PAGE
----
VATICAN INSIDER EXPLORES ENCYCLICAL “LAUDATO SI” – PAPAL AIDE TALKS ABOUT FRANCIS’ “VACATION” – IN BRIEF….

VATICAN INSIDER EXPLORES ENCYCLICAL “LAUDATO SI”

“Vatican Insider” this weekend welcomes Kishore Jayabalan, director of the Rome office of the Acton Institute for the Study of Religion and Liberty to talk about Pope Francis’ social encyclical “Laudato si.” So much has been written about this papal document – months before its publication and in the six weeks since its June 18 publication – and now we have a chance to better understand this lengthy document that Pope Francis himself has called a “social encyclical.” (photo. Acton website)

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The Acton website describes the institute this way: “The Acton Institute for the Study of Religion and Liberty is named after the great English historian, Lord John Acton (1834-1902). He is best known for his famous remark: “Power tends to corrupt, and absolute power corrupts absolutely.” Inspired by his work on the relation between liberty and morality, the Acton Institute seeks to articulate a vision of society that is both free and virtuous, the end of which is human flourishing. To clarify this relationship, the Institute holds seminars and publishes various books, monographs, periodicals, and articles.”

Kishore’s impressive background includes a number of years at the Pontifical Council for Justice and Peace as an analyst for environmental and disarmament issues and desk officer for English-speaking countries. He earned a B.A. in political science and economics from the University of Michigan in Ann Arbor where he was executive editor of The Michigan Review and an economic policy intern for the U.S. Chamber of Commerce. Kishore also worked as an international economist for the Bureau of Labor Statistics in Washington, D.C. and then graduated with an M.A. in political science from the University of Toronto.

Most impressive (for me!) is the fact that Kishore, during his graduate studies, was baptized and received into the Catholic Church by Pope John Paul II in Rome in 1996.

As you know, in the United States you can listen to Vatican Insider on a Catholic radio station near you (there is a list of U.S. stations at www.ewtn.com) or on Sirius-XM satellite radio. If you live outside the U.S., you can listen to EWTN radio on our website home page by clicking on the right side where you see “LISTEN TO EWTN.” Vatican Insider airs Saturday mornings at 9:30 am (Eastern time) and re-airs Sundays at 4:30 pm (ET). Check for your time zone. Past shows are found in Vatican Insider archives: http://www.ewtn.com/vondemand/audio/file_index.asp?SeriesId=7096&pgnu=

PAPAL AIDE TALKS ABOUT FRANCIS’ “VACATION”

Just a note today about how Pope Francis has been spending his so-called vacation. There were no weekly general audiences in July – they resume this coming Wednesday, August 5 – but he did have an event-filled trip to Latin America. Recited the Angelus on the Sundays he was in Rome and spoke to a handful of groups, including mayors from around the world.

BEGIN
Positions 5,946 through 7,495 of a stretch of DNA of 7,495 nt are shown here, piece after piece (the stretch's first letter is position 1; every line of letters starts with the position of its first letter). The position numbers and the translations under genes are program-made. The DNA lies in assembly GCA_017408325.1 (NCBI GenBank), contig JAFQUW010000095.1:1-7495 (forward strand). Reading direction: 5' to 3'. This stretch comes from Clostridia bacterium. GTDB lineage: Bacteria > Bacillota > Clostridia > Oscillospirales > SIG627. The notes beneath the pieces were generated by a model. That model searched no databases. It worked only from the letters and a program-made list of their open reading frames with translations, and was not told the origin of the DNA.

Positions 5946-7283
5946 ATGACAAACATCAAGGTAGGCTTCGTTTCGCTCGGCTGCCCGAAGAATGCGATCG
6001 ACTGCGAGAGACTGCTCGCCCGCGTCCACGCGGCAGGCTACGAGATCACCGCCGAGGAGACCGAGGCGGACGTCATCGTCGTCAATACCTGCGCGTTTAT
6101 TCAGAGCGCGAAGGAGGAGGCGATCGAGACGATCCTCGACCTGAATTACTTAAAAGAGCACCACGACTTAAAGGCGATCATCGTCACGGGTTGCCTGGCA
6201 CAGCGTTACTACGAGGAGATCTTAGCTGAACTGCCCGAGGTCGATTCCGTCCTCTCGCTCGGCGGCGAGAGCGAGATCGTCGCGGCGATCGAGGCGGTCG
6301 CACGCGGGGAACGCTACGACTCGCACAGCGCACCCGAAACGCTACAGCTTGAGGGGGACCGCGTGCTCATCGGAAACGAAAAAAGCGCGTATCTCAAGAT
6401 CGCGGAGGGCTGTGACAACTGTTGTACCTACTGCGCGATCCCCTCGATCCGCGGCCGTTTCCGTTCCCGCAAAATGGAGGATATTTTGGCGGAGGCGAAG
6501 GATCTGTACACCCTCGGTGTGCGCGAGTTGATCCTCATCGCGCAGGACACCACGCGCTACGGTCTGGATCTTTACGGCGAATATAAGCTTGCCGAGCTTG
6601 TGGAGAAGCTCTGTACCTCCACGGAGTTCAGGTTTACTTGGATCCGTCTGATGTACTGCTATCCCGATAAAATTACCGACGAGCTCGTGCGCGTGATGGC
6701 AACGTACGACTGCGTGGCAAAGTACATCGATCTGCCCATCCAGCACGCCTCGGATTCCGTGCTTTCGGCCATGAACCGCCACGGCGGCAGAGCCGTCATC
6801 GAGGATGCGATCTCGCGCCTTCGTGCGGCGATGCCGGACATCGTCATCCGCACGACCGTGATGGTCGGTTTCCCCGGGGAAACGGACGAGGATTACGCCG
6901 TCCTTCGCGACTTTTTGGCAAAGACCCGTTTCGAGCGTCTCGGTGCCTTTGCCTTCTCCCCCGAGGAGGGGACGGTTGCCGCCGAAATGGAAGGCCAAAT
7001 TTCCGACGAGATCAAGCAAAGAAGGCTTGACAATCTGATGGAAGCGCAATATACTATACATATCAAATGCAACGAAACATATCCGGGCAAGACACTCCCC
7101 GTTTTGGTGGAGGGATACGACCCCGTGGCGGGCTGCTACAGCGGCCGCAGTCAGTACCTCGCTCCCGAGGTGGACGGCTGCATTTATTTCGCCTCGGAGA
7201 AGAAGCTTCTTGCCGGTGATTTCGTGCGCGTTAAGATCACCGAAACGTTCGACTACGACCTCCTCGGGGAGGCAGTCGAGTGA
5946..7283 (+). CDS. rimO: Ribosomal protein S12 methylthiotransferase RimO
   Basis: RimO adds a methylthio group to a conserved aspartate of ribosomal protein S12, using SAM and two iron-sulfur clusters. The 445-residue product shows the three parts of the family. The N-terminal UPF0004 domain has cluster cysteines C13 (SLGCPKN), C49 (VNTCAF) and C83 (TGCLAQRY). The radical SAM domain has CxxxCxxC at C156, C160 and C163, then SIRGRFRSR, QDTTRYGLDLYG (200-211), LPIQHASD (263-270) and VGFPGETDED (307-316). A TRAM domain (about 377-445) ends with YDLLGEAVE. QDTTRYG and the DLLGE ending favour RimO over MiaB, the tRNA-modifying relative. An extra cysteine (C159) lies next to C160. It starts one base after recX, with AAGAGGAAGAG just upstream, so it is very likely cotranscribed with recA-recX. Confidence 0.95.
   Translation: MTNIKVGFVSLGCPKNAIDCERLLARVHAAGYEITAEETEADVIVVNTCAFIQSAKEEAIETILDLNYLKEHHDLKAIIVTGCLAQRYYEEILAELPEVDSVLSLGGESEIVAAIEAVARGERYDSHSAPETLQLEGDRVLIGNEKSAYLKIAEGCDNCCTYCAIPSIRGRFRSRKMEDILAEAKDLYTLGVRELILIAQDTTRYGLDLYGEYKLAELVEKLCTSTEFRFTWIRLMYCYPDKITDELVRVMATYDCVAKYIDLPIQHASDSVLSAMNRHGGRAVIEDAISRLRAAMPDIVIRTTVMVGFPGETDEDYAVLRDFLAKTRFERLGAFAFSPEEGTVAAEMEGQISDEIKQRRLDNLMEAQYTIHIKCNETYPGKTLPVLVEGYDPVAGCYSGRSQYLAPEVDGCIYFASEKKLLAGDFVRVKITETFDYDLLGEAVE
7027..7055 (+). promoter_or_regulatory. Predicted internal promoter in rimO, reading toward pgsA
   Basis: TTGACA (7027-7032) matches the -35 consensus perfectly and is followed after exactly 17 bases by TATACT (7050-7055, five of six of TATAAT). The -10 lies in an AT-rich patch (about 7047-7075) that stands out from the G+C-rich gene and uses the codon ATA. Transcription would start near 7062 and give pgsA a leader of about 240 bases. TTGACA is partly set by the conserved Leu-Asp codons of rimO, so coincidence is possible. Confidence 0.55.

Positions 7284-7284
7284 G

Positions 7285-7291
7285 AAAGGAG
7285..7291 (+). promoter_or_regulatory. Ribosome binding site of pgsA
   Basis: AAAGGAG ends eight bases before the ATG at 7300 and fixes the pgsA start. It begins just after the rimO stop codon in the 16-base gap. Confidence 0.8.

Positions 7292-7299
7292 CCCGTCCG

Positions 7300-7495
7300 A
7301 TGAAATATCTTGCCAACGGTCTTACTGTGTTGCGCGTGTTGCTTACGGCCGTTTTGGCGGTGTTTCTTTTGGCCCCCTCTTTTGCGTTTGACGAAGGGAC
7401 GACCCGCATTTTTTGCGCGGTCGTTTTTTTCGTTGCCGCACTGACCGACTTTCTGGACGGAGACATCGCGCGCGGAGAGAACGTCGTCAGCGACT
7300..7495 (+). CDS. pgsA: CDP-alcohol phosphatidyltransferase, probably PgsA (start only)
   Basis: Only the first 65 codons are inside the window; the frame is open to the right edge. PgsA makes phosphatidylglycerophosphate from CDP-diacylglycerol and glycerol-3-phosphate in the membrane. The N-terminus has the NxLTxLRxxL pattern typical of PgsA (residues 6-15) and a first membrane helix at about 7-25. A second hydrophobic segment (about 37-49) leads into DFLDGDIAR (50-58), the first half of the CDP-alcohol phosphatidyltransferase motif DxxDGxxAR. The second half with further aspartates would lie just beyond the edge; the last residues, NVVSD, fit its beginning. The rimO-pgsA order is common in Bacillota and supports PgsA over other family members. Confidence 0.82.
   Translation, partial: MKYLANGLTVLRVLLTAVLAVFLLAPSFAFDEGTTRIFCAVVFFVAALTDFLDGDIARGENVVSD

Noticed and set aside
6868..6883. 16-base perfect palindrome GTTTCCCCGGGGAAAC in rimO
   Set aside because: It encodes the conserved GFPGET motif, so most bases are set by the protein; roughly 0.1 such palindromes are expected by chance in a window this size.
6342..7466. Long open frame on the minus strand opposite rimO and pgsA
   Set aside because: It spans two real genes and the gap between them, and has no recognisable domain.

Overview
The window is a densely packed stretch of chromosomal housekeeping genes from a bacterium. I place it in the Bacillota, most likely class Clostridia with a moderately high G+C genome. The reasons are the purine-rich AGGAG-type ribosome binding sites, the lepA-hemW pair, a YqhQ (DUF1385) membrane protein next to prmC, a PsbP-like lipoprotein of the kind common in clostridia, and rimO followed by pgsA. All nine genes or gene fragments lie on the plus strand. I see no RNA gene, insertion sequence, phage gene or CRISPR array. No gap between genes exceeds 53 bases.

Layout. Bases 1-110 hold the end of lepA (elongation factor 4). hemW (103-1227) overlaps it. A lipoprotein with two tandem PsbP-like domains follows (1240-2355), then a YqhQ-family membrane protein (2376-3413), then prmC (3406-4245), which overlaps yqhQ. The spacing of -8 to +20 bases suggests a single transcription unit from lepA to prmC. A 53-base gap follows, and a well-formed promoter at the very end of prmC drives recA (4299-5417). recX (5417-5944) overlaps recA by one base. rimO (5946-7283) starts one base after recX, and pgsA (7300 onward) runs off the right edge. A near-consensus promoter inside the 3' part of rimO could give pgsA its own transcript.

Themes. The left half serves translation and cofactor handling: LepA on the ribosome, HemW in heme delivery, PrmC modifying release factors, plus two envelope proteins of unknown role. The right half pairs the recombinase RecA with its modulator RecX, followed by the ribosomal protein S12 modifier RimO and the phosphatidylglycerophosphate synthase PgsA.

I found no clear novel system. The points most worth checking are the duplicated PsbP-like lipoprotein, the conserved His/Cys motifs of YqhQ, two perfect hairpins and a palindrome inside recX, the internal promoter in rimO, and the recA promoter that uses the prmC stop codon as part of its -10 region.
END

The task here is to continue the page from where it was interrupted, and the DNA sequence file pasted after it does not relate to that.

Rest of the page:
Msgr. Guillermo Karcher, one of his assistants who is also a master of papal liturgical ceremonies spoke about the papal time off to Vatican Radio. The radio asked about the Pope’s summer holiday. He replied: “Summer holiday? What summer holiday? Despite his age, Pope Francis, 78, continues to work and study even during periods traditionally allocated to relax and rest.”

After the intense week he spent in Latin America, said Msgr. Karcher, Francis has “set to work on some important engagements that are coming up, starting with his visit to Cuba and the US.” “He is calm and content. Every morning when I look at him he seems happy. He is always busy working as I see he is always holding something, letters, correspondence: he always likes to reply himself.”

“He is spending this time keeping in touch with friends, the people he cares about. He is making the most of his free time, devoting it to this as well as to reading documents and upcoming projects.”

Msgr. Karcher said the Pope “does miss” the freedom of being able to go for a stroll among the people. “He was really used to taking walks and being with people. I am thinking of the Argentinian summer, of the month of January, which can be likened to this hot and muggy July: he spent his days visiting the slums of Buenos Aires, sharing the experience of this difficult and hot period of sacrifices with people. But he offers it to God and sees it as a moment to give to God. As Pope he is close in heart to those who suffer as a result of the heat which makes life impossible: just think of those shacks without fans…”

(JFL: By the way, Pope Francis has said on a number of occasions that he sympathizes with those who cannot go on vacation because of illness, lack of money, having to care for a relative, or other reasons.)

IN BRIEF….